Antipodean Adventures – Sydney : Tap-on, Tap-off

The Opal card brings you Sydney! Just “top up” and then “tap on” when you get into a bus or train or ferry. At the end of the trip, “tap off” when you leave. In our first adventure, we didn’t “tap on”. At the end of the short ferry ride, we had to “tap off”, and they charged us the maximum fare. Now, we understood the system that easily takes you everywhere in this lovely city by the extensive Sydney Harbor. During our week in Sydney, we “topped up” to the tune of about $50 each – travel money well spent.
When Capt. Cook stopped nearby in Botany Bay, he tried to claim Australia for the Brits but he missed Sydney Harbor, one of the greatest harbors in the world. Some 18 years later, Capt. Phillips showed up and found Botany Bay waterless and soon discovered the estuary that now is Sydney Harbor.
We have enjoyed the varied aspects of this vibrant city.  One afternoon we took a behind-the-scenes tour of the Sydney Opera House.
That evening, we viewed an amazing multi-media play, The Wider Earth, with actors and puppets taking us on Darwin’s intellectual journey from God to evolution.
Sydney can be hot in the summer, but the ocean beaches are just a “tap on – tap off” trip away. During the Depression, Australia put people to work building many ocean swimming pools, some natural and some Olympic. Many remain and are maintained and used today.

Sydney seems to be a tropical city of flowers by the sea with sailors always skimming the protected waters.  Our hotel in Potts Point was nicely located; we walked through the Royal Botanic Garden many times to get to Circular Quay, the ferry hub of the city, with the majestic Sydney Opera House looming in the background.  We took the ferry and bus several times to lovely white sand beaches – once to Bronte Beach, where we walked to Bondi Beach along a lovely coastal track, and once to Manly Beach.  The latter was particularly crowded on Australia Day, January 26th, with many people picnicking or swimming in the refreshing aquamarine water.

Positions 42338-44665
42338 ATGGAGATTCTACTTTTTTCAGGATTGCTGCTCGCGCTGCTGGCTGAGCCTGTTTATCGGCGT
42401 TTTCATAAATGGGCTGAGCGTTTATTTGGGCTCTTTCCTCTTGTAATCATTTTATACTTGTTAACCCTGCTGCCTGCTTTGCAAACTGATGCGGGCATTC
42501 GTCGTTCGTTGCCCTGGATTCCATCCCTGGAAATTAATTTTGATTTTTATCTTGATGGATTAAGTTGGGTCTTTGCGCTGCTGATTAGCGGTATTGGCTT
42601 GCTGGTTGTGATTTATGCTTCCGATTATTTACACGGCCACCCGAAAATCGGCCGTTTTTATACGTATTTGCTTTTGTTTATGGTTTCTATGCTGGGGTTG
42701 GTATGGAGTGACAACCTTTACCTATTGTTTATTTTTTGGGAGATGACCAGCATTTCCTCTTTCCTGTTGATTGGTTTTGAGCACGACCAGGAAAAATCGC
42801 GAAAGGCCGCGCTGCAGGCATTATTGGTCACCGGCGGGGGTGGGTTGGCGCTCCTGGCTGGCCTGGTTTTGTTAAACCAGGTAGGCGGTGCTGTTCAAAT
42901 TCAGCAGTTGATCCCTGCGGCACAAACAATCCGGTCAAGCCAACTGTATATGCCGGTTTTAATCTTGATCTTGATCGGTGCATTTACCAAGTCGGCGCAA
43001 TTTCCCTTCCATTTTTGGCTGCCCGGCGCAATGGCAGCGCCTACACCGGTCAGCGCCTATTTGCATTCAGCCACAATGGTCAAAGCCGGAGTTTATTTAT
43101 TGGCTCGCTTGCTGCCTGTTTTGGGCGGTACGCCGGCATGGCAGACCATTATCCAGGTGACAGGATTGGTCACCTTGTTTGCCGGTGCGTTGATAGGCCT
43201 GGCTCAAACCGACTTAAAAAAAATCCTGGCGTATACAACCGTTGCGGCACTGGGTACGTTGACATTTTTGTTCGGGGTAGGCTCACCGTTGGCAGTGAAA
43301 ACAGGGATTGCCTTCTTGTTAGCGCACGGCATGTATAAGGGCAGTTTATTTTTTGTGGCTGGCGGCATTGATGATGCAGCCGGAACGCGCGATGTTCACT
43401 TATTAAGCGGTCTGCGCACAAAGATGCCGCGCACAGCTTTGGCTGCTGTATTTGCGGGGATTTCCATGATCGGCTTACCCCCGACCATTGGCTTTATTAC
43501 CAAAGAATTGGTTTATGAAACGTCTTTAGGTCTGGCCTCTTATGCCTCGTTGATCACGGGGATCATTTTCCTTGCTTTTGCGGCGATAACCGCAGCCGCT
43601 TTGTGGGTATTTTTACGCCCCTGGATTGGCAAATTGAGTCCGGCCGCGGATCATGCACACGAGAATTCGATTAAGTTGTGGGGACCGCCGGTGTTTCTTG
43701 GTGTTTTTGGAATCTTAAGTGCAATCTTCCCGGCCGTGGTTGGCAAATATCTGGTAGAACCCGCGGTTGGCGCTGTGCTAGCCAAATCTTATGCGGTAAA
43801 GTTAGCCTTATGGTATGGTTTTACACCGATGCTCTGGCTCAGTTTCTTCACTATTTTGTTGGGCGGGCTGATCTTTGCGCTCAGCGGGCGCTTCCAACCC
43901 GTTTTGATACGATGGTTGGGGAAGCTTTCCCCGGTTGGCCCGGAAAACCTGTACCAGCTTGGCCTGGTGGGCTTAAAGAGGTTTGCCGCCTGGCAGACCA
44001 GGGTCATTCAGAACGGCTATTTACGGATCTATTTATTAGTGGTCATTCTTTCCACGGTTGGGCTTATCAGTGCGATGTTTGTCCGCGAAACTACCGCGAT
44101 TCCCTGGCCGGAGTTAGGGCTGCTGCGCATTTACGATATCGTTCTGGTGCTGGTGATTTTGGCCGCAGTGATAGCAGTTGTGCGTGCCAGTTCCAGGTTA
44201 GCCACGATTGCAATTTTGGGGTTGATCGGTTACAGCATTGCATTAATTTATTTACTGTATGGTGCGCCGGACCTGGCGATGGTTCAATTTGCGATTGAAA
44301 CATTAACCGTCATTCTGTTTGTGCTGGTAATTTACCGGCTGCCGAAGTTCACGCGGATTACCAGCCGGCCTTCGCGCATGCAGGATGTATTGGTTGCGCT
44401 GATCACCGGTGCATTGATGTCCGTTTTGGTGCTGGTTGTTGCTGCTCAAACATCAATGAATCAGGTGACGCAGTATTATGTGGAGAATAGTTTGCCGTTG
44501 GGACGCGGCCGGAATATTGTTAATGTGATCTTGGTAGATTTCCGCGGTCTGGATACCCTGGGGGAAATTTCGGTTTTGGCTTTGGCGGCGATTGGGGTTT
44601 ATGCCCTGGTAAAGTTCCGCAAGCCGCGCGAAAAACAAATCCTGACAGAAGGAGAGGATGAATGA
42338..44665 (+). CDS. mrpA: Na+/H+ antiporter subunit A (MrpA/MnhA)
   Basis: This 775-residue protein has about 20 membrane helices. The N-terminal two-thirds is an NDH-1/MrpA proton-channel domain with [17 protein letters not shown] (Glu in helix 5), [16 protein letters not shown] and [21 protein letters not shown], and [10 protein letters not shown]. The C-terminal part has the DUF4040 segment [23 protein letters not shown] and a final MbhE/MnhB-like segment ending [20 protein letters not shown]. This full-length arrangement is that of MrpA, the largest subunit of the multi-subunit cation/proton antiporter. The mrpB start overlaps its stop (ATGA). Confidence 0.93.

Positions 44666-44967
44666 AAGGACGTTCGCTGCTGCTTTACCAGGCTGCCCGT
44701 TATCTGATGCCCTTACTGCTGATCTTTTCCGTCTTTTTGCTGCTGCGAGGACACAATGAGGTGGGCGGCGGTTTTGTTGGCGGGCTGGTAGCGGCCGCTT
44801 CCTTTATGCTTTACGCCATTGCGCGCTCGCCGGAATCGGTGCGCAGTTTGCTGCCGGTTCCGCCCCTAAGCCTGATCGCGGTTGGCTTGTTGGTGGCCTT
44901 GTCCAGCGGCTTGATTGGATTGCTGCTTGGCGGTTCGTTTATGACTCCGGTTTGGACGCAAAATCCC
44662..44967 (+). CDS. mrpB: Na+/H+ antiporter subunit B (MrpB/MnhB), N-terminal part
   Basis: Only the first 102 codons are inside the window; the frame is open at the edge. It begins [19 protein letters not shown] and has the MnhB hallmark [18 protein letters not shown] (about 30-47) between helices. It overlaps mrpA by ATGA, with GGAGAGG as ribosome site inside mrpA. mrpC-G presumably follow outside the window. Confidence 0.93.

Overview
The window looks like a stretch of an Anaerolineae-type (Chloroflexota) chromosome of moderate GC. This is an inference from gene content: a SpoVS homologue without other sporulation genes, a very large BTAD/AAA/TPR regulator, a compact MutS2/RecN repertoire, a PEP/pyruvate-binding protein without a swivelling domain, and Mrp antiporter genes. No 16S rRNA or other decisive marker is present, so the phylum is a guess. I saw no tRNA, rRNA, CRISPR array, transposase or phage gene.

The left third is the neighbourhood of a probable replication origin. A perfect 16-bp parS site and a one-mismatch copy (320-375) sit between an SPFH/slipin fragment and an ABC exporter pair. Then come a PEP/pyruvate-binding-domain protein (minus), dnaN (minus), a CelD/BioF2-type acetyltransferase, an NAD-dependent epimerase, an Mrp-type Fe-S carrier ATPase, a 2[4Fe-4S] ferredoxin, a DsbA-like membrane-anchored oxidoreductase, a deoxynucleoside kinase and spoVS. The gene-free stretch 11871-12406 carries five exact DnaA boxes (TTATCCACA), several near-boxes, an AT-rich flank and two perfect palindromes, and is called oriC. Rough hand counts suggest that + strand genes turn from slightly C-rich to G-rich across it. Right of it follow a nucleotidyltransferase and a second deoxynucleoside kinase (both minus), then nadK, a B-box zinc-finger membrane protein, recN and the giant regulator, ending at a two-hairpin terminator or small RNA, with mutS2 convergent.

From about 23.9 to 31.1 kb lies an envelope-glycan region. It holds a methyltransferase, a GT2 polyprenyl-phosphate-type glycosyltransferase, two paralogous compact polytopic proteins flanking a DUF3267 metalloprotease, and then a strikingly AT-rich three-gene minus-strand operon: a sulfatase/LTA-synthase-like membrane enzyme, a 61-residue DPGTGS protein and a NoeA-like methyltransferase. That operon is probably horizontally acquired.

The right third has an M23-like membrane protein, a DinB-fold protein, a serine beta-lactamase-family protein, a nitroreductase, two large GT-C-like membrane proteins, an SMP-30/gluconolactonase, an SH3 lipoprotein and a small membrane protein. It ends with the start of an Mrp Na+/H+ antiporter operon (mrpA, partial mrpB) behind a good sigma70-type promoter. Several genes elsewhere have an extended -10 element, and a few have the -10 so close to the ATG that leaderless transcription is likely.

A ferry trip to the zoo gave us a close look at the unique fauna of this long-isolated place.
Sydney is full of friendly, easy-going people.  We’ve met lots of helpful individuals and many interesting travelers.  Our questions about Aboriginal art in museums have always been answered knowledgeably
and enthusiastically.

Tomorrow we head to the Blue Mountains National Park, a UNESCO World Heritage Site.  As the final part of our Australia exp!oration, we hope to bushwalk in canyons and on cliffs while searching for Aboriginal engravings.


This Post Has 7 Comments

  1. Such a range and variety of photos; thanks. Sure wish we could see The Wider Earth here on San Juan; any likelihood? Eric and I also did tap-on and tap-off recently, in Austria. Maybe some day the US will catch up to the rest of the world?

  2. Thanks for the visual mini vacation this morning. 🙂
    I loved the botanicals and the “undershot” of the penguins swimming! (And the interesting angles of the opera house, and the…) sending love and good cheer!

  3. Lovely shots and seems like a great and multivaried trip. Glad you got some sun and heat as that has not been the case here! Safe travels home.
    Love, Robin

  4. Another bunch of great photos. Especially loved the close up of the kangaroo and Val matching the very grave look of the Aboriginal carvings.

  5. Thank you for this travel channel exclusive!!! Beautiful photos. I will call you when and if we ever get a chance to go there!!!

    Am sure you are safe at home in Friday Harbor and preparing for knee surgery. You are in our thoughts. Love you, J & D

  6. Wonderful images and messages! Is that old square rigger a replica of Captain Cook’s? Looked like it might be. I’ve heard nothing but good things about Australia from you, Dick Beidleman, and Bill and Weezie. We’ve got it on our list for our next go around. Much love — Ric and Dorry

  7. Hey you guys,
    Where did that shot of the sailboat race come from?

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